A Place To Bury Strangers : Live

<img src="http://www.qromag.com/wp-content/uploads/2012/05/aplacetoburystrangersmay6.jpg" alt="A Place To Bury Strangers : Live" />When you have seen a band several times, it almost seems inevitable that they won't surprise you anymore.<span>  </span>But...
A Place To Bury Strangers : Live
A Place To Bury Strangers

When you have seen a band several times, it almost seems inevitable that they won’t surprise you anymore.  Just look for your own examples.  But that doesn’t mean they give a bad performance.  It’s just that, once a band establishes a certain personality, it’s a bit complicated not to sound familiar.  But if you listen carefully, you can really know if a band works on their set list, if they try new sounds or new arrangements for their songs…

So Paradiso in Amsterdam on Sunday, May 6th was the sixth time that yours truly watched New Yorkers A Place to Bury Strangers live, one of the very few bands that really do what’s described in the preceding paragraph.

Two years ago, it was original bassist Jono Mofo who left the band to marry his life-long girlfriend, being replaced by Kiwi musician Dion Lunadon, former member of The D4 and NYC’s The True Lovers.  Now, drummer Jay Space also left the building recently, and has been replaced by Anchorage specialist Robi Gonzalez.  Anyway, those changes didn’t change the competence of the band onstage.  On the contrary, they still look compact and extremely solvent live.

APTBS are in the last stages of releasing their third record and their gig at Amsterdam’s Paradiso was useful to see the current creative stage they’re in.  Surrounded by tones of smoke, the band started their set with "In Your Heart", one of their more approachable tracks, but the tone of the concert fluctuated between the accessible and the simply blunt, which in their case, tends to be more fun. 

Continuing with the accessible side, if that makes any sense in the APTBS context, "I Lost You" and "Drill it up", sung by Lunadon – and both from their latest EP, Onwards To the Wall (QRO review) – were as ‘easy-listening’ as they (and we) could get, as the group quickly reminded the audience why the Washington Post described them as, "The most awesome, ear-shatteringly loud garage/shoegaze band you’ll ever hear."  Older tracks like "Don’t Think Lover", "Ego Death" or "I Lived My Life To Stand In The Shadow of Your Heat" felt like the essence of APTBS are about: noise, chaos, tension, anger, asphyxia, suffocation, hypnotism…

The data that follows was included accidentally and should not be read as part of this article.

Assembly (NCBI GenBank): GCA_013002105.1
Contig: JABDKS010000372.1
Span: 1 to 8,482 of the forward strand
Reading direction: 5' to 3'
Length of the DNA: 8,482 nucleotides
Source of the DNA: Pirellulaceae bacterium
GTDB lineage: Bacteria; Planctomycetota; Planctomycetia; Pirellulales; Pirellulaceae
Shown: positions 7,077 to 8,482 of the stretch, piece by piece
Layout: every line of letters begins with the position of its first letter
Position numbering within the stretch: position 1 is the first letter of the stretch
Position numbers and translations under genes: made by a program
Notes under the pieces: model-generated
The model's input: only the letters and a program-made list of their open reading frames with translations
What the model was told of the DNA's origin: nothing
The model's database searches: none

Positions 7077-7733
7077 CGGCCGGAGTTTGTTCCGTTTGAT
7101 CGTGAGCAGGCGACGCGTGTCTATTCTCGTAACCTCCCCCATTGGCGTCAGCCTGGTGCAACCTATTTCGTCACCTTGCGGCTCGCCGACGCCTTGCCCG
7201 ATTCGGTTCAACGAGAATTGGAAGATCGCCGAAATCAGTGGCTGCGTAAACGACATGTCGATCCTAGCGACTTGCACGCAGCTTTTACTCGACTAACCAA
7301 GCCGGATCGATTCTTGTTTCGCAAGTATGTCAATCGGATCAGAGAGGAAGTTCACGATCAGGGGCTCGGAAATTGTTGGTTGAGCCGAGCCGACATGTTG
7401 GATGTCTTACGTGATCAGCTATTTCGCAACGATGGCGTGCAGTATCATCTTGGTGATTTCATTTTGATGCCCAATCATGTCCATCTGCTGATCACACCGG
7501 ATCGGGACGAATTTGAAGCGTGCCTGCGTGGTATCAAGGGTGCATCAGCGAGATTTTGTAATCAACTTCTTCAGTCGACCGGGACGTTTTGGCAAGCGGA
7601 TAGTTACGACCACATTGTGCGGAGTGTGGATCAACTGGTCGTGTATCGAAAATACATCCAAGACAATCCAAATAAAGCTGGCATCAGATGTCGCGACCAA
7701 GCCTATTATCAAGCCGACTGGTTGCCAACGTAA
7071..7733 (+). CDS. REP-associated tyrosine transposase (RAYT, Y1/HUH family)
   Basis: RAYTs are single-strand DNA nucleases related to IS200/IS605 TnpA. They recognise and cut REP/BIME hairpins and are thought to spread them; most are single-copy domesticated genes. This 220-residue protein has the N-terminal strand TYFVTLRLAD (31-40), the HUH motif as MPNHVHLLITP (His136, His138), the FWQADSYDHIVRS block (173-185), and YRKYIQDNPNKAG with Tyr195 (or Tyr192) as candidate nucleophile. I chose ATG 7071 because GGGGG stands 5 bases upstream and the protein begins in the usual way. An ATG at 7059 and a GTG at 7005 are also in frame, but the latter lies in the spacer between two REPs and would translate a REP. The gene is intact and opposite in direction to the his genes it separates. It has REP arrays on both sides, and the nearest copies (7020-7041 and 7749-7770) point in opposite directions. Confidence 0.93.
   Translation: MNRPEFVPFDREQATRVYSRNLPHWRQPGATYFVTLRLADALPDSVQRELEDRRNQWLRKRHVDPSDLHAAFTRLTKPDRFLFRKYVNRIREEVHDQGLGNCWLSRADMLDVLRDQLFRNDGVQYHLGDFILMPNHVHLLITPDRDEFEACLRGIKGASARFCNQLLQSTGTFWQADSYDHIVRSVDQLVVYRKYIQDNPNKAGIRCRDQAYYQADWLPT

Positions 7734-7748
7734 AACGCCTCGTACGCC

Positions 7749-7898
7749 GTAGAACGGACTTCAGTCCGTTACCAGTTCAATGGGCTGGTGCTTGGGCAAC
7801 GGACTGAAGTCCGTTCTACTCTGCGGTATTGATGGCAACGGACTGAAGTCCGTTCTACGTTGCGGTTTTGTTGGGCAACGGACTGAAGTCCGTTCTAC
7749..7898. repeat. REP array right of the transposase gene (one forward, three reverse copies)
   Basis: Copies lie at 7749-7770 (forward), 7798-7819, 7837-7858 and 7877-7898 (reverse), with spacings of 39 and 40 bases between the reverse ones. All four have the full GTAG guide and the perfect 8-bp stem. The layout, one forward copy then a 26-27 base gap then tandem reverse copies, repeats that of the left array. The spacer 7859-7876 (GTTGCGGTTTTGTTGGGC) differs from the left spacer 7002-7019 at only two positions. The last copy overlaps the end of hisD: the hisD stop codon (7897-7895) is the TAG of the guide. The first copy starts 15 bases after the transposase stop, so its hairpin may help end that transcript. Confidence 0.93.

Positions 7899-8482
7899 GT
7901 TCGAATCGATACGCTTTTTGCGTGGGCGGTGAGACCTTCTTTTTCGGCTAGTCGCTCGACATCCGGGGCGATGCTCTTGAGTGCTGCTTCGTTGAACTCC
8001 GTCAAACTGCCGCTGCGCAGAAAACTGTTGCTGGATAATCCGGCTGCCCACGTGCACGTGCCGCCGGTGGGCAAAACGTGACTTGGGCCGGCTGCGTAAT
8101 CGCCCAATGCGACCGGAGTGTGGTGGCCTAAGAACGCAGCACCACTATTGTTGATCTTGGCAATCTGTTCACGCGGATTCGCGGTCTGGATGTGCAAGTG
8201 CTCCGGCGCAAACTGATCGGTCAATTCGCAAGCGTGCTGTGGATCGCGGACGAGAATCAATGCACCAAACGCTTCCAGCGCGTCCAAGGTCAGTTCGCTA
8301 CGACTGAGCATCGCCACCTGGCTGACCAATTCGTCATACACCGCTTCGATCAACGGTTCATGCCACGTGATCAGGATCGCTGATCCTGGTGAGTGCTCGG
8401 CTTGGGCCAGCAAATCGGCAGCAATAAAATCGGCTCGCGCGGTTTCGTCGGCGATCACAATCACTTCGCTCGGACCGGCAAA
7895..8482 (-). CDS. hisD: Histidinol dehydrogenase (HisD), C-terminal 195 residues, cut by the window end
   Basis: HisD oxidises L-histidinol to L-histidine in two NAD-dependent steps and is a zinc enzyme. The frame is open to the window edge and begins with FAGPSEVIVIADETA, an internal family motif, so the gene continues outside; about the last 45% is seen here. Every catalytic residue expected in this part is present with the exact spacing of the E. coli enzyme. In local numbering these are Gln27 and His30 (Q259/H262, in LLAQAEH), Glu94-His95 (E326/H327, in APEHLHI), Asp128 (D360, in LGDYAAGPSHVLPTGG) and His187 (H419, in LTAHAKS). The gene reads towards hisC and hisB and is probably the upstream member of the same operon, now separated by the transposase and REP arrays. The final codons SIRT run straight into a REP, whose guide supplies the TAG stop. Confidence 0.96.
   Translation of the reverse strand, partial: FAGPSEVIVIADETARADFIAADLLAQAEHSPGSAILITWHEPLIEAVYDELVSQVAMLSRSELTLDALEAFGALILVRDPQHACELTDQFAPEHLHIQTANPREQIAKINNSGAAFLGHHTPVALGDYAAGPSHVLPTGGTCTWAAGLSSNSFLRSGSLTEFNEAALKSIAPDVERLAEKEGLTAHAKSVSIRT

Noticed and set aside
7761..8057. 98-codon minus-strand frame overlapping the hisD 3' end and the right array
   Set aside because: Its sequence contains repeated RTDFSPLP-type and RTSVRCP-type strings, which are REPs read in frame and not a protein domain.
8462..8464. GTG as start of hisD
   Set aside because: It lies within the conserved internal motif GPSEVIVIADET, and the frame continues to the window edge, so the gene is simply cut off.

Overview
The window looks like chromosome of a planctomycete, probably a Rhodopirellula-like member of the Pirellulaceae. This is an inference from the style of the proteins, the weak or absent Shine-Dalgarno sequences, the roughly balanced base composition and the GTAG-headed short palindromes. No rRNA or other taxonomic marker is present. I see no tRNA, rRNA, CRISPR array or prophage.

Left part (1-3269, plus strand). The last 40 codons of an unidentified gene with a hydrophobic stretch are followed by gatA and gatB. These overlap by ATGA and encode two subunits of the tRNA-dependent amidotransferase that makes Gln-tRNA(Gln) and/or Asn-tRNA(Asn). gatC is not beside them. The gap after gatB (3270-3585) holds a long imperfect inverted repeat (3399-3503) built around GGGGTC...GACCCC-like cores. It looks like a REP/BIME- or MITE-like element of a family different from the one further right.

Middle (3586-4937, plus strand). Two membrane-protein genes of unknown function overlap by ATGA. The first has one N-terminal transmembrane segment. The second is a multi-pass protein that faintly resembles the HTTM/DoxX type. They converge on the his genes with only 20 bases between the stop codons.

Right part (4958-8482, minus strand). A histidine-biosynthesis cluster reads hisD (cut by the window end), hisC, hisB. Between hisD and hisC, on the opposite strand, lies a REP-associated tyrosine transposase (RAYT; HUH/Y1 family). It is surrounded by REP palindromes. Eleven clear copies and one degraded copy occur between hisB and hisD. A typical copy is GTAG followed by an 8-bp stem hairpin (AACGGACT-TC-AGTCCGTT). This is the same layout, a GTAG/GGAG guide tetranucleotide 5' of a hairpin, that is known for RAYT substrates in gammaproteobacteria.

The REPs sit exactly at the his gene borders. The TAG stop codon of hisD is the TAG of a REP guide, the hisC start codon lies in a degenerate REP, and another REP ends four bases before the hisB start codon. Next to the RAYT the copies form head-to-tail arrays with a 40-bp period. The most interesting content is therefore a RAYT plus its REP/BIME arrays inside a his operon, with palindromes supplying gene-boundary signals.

Oliver Ackermann"I Lived My Life…" had a long ending that gave way to the song that usually ends their set, "Ocean", which sounded slower than usual, like reminding their first days of existence.  APTBS only played for an hour but with them it’s always enough as it’s not only about enjoying the gig but also assimilating what they offer.

"Everything is constantly changing, man," said singer and guitarist Oliver Ackermann once the gig was over, in reference to the line-up changes.  But now, more than ever, APTBS are in a position where everything looks possible.  They can range from their trademark distortion to clear and effective post-punk songs, onstage it’s not only Oliver being the main and reckless character, as Dion Lunadon is also singing and joining Ackermann in their instrument-and-pedal-destroying feast, and they can either play club or festival venues with the same strength.

So now, more than ever, if they keep changing things, they’ll make the right choice.

A Place To Bury Strangers

Concert Reviews
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